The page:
Debunking Common Myths About PTSD

Post-traumatic stress disorder (PTSD) is a mental health issue accompanied by stigma. Despite the amount of research made about the condition, there are still several myths that surround it. These misconceptions give people with PTSD a negative image.

Before debunking any myths, here’s a brief definition of PTSD.

What Is PTSD?

Over the years, PTSD has been called many things, such as shell shock, war strain, and combat fatigue. It may occur to an individual who has experienced or witnessed a traumatic event.

People with PTSD have intense and disturbing thoughts and feelings about a traumatic event long after they experienced it.They can relive it through flashbacks or nightmares, which can result in sadness, anger, or fear. Apart from that, they may have strong negative reactions to ordinary things, like loud noises or accidental physical contact.

Now that you have a general understanding of PTSD, read on to debunk 3 of the most common myths.

PTSD Only Affects Military Veterans

Most people think of military veterans when they picture someone who has PTSD e cause the condition was officially diagnosed during the Civil War. Soldiers experienced anxiety and panic attacks (which are a symptom of PTSD) after their service.

Although the perception of PTSD has historically been associated with soldiers, traumatic events come in many forms, and the disorder can affect anyone from all walks of life.Veterans are at a greater risk of having this condition because of the violent nature of war.

People who experienced domestic violence, an accident, sexual assault, or the death of a loved one are also at risk.

People Experience PTSD Immediately After Trauma

Symptoms often show up in the first few months of the traumatic event. For some, it could even take years before they exhibit signs of the condition. Back then, this was known as delayed onset PTSD and was diagnosed if the disorder developed at least 6 months after their experience.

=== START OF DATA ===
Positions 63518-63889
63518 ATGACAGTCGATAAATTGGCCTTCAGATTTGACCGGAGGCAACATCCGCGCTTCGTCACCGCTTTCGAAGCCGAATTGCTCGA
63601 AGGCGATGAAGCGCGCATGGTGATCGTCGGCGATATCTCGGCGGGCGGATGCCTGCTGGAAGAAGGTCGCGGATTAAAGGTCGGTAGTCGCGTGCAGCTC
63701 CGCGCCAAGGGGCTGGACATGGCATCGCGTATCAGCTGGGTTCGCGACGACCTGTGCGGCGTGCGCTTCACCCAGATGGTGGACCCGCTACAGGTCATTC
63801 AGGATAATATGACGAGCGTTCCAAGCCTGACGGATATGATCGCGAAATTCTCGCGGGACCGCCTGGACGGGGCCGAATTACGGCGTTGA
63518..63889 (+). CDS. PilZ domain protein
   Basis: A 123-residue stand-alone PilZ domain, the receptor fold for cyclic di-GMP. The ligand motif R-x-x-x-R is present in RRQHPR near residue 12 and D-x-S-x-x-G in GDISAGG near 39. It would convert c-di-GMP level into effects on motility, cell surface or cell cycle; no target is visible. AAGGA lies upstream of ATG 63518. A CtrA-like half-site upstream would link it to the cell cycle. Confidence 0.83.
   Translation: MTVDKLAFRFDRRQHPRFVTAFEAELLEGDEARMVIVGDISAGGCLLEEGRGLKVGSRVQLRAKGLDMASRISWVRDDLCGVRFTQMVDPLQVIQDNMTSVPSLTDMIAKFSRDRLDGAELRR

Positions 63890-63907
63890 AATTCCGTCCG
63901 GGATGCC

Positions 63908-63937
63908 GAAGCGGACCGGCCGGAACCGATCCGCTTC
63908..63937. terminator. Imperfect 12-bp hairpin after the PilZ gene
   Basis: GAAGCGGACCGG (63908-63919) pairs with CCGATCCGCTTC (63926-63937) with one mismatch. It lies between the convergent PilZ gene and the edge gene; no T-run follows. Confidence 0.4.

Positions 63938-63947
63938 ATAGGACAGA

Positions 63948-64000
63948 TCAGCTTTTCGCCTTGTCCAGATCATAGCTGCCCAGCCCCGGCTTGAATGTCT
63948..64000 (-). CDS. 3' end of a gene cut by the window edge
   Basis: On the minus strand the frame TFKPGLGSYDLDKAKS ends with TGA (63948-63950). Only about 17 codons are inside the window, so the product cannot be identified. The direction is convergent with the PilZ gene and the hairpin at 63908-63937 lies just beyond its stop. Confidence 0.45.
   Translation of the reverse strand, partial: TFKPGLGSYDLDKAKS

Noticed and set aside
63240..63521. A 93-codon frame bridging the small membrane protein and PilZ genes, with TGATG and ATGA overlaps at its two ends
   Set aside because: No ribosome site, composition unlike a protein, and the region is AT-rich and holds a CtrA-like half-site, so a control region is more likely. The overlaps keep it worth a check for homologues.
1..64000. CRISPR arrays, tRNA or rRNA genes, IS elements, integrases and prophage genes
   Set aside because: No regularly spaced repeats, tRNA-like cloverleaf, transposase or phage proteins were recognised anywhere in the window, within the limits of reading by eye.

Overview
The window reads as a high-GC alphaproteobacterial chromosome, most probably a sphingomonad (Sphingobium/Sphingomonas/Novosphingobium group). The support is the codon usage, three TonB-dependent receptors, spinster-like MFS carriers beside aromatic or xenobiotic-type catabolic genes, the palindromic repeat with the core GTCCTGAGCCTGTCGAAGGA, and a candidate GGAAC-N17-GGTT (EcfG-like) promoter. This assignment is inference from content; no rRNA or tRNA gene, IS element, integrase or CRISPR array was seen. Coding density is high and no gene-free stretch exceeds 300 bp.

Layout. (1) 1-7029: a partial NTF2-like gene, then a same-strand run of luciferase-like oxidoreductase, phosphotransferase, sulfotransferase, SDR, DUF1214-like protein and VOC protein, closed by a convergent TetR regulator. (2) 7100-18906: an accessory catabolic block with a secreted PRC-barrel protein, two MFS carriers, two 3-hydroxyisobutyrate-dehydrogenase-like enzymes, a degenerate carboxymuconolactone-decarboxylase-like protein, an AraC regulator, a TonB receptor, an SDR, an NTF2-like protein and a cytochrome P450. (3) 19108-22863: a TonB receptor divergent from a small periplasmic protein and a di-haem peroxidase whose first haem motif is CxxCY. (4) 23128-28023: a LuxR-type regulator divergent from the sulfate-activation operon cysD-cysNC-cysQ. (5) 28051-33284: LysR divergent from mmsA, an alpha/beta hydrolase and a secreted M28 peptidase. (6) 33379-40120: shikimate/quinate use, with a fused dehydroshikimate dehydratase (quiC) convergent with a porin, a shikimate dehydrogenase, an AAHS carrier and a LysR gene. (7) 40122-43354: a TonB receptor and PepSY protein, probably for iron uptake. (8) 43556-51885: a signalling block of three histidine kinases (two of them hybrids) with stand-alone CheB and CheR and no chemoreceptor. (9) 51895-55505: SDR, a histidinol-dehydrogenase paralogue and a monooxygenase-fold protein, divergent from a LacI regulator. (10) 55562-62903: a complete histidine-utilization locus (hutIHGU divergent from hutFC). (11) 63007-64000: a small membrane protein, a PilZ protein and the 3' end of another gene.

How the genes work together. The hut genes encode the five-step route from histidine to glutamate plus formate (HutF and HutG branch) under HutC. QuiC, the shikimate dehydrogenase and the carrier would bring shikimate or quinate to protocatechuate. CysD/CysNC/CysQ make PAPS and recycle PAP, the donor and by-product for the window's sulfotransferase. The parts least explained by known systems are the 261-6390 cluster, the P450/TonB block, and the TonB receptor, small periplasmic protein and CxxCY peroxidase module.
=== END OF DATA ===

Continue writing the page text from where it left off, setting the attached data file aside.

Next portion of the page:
Now, for a reaction to be diagnosed as PTSD,the signs must last for at least a month. During that time, they’re considered “acute stress,” which is similar to the disorder. If the individual exhibits symptoms for more than a month, then they can be determined as PTSD.

People With PTSD Are Dangerous and Unstable

Although studies show that people with PTSD are more inclined to perform acts of violence than others, this has been recently disputed. In these situations, researchers have also found factors such as substance abuse and co-occurring psychiatric disorders.

The majority of the people with PTSD are nonviolent. Psychosis and aggression are also not a primary symptom.

These misconceptions create a stigma that prevents those with this condition from asking for help. But, debunking these myths will spread awareness and encourage people to be more understanding toward individuals with this disorder. If you or anyone you know would like to seek a professional, just type in “PTSD treatment near me”┬áin your search engine to find the closest center in your area.


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